127. Incorporates feedback and revision. Students use peer critique and rubrics to improve their work to create higher quality products. The Cap planers also allow for teachers to coach students by leaving feedback on their work.As students dive deeper into CAP, they often need to rethink the way they describe and the way they try to impact the issue they are trying to address.Peer critique and planning
13Los Angeles Mayor with CAP students 8. Results in a publicly presented product or performance.What you know is demonstrated by what you do, and what you do must be open to public scrutiny and critique.Classroom or School-based PresentationsCulmination EventsLos Angeles Mayor with CAP students
14CAP Students Use Social Media FacebookTwitterWebsitesTumblerInstagramVideos
15What Students Learn…I learned that it is very important to be well informed on public policies and problems in order to make educated decisions about the world around me. Working on these issues helped me realize how much I could change representative's minds on issues that need changed.The highlight of my CAP experience was being able to learn how to effectively work with others and learning more about the issue that I was not aware of. For example, the meeting with my school resource officer helped me become more informed about the policy, the regulations, and the consequences that are entailed by this policy.I learned that some things may not work in your favor, but if you persevere you will get results. I also improved my business letter and skills. I also learned who I can contact for assistance on certain policy matters. I learned more on how to be an active community member.The CAP experience is making me into a better citizen of my community and I enjoy discussing the public policies and evaluating them, along with debating on the issues.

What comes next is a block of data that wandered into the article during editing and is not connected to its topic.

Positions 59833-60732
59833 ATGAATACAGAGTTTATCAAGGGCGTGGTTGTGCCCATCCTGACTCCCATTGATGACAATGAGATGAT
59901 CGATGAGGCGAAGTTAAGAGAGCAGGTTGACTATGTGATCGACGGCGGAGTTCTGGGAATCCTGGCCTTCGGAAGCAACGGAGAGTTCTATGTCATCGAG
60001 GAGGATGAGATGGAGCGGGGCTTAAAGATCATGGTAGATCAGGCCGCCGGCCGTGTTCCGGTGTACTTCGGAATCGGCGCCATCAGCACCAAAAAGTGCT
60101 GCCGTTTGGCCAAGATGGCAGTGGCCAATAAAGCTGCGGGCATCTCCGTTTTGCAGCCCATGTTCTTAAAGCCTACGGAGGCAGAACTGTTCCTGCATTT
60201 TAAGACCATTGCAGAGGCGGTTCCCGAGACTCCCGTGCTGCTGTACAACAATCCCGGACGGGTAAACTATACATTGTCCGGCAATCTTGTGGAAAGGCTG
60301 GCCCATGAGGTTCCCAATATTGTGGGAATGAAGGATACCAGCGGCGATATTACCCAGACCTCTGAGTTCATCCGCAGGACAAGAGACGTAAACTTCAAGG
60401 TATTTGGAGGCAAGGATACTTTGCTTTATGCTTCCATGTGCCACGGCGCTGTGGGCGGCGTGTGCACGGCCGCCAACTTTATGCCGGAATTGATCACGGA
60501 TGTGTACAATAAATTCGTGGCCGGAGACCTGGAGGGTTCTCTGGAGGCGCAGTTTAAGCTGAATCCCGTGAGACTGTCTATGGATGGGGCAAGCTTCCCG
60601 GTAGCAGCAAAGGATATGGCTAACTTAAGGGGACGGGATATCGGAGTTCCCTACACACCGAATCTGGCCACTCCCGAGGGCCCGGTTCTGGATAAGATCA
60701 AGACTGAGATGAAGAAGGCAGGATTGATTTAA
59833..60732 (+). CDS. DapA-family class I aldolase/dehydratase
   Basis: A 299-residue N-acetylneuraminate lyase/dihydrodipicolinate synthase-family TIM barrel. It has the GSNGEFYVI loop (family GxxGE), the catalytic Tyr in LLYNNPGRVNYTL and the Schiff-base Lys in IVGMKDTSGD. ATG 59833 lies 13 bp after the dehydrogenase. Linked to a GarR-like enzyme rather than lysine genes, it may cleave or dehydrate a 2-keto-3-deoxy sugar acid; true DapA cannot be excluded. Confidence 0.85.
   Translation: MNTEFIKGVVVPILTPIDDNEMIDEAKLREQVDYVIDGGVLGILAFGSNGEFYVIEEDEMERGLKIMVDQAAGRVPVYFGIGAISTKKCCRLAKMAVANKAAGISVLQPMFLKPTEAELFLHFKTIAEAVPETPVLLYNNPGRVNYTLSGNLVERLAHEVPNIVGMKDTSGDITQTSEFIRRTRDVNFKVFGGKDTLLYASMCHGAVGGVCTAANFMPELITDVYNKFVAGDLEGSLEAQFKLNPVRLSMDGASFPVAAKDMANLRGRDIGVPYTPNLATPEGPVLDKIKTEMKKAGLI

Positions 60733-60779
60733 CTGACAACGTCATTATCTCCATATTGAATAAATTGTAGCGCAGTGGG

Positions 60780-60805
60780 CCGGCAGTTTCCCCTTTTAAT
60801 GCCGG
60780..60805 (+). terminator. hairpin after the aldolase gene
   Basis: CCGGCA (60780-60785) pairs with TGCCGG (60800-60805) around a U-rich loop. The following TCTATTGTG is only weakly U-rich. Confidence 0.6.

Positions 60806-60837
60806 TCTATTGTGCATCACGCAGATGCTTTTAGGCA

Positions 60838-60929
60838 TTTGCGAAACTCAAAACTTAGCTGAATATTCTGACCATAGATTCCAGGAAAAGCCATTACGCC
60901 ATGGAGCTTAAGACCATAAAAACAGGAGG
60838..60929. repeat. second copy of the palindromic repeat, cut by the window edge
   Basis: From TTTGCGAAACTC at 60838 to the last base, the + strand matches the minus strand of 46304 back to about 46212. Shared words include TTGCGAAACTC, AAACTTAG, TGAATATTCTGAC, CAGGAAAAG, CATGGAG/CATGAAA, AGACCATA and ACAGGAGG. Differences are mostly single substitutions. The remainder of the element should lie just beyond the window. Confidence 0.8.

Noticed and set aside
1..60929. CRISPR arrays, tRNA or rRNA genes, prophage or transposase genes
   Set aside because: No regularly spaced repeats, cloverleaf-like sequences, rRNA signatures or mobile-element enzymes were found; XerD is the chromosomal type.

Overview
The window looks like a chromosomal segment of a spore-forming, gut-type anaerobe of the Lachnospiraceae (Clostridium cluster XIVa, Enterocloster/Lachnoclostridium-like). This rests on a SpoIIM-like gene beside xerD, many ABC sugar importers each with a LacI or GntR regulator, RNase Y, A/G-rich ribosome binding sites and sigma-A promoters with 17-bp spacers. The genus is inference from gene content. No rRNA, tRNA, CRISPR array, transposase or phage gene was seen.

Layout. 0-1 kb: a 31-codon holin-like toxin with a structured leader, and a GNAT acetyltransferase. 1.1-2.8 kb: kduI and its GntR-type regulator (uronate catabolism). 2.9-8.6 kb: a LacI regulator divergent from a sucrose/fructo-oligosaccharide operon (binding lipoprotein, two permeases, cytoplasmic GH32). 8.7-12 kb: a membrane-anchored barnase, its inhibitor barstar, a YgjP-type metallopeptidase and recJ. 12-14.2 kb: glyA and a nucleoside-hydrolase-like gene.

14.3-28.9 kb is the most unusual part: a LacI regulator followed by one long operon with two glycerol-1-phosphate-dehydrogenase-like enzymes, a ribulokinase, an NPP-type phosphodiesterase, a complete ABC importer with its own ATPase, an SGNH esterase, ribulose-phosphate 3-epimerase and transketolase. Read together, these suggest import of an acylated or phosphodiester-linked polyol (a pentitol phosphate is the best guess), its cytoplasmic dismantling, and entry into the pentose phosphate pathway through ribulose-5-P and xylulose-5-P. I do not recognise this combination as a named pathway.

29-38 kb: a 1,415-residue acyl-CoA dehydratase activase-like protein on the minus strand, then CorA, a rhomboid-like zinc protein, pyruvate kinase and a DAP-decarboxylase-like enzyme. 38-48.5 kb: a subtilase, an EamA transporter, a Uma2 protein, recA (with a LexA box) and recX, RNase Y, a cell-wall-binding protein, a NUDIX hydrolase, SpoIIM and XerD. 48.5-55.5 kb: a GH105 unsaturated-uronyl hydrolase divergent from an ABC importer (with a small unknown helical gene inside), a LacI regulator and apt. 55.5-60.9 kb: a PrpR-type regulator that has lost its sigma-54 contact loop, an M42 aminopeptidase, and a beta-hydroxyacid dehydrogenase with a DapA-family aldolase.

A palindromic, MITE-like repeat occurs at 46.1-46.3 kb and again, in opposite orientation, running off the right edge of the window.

16Civic Action Project Next Steps: Explore the CAP website and student work (www.crfcap.org)Register to access free lessons and student planners (Teacher tab “How do I get started?”)Explore CAP Implementation models (at “How do I get started”)Contact Laura or
17Civic Action Project Scavenger Hunt Use CAP “Rubric “ to list one content and skill.Find “How do I get started” and list “step three. “Locate the student tool kit and list three resources your students might use while doing CAP.Locate a student CAP issue and a policy connection.List three examples of student civic actions.